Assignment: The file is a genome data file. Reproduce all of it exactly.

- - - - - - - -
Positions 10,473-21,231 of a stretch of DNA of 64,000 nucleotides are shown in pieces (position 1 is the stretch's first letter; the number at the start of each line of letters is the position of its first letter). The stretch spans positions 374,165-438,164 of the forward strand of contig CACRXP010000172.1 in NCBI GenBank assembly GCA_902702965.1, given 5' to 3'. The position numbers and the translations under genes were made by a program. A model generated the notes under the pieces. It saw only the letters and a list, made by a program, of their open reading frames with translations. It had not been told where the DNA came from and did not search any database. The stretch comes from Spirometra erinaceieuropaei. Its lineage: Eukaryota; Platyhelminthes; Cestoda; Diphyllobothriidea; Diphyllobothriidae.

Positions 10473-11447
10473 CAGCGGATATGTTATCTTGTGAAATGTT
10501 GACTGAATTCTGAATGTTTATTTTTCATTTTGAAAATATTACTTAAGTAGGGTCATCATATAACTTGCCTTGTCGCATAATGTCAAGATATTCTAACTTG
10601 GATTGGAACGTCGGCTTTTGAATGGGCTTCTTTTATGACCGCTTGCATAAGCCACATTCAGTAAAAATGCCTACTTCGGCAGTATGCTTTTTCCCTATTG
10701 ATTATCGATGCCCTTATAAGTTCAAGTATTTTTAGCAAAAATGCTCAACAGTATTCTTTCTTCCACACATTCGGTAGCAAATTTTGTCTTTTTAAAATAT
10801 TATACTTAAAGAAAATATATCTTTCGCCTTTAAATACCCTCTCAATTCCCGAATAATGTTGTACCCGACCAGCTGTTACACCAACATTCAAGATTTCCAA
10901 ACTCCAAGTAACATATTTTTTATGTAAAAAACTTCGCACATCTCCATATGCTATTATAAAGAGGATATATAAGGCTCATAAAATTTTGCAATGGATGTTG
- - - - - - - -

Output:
Positions 10,473-21,231 of a stretch of DNA of 64,000 nucleotides are shown in pieces (position 1 is the stretch's first letter; the number at the start of each line of letters is the position of its first letter). The stretch spans positions 374,165-438,164 of the forward strand of contig CACRXP010000172.1 in NCBI GenBank assembly GCA_902702965.1, given 5' to 3'. The position numbers and the translations under genes were made by a program. A model generated the notes under the pieces. It saw only the letters and a list, made by a program, of their open reading frames with translations. It had not been told where the DNA came from and did not search any database. The stretch comes from Spirometra erinaceieuropaei. Its lineage: Eukaryota; Platyhelminthes; Cestoda; Diphyllobothriidea; Diphyllobothriidae.

Positions 10473-11447
10473 CAGCGGATATGTTATCTTGTGAAATGTT
10501 GACTGAATTCTGAATGTTTATTTTTCATTTTGAAAATATTACTTAAGTAGGGTCATCATATAACTTGCCTTGTCGCATAATGTCAAGATATTCTAACTTG
10601 GATTGGAACGTCGGCTTTTGAATGGGCTTCTTTTATGACCGCTTGCATAAGCCACATTCAGTAAAAATGCCTACTTCGGCAGTATGCTTTTTCCCTATTG
10701 ATTATCGATGCCCTTATAAGTTCAAGTATTTTTAGCAAAAATGCTCAACAGTATTCTTTCTTCCACACATTCGGTAGCAAATTTTGTCTTTTTAAAATAT
10801 TATACTTAAAGAAAATATATCTTTCGCCTTTAAATACCCTCTCAATTCCCGAATAATGTTGTACCCGACCAGCTGTTACACCAACATTCAAGATTTCCAA
10901 ACTCCAAGTAACATATTTTTTATGTAAAAAACTTCGCACATCTCCATATGCTATTATAAAGAGGATATATAAGGCTCATAAAATTTTGCAATGGATGTTG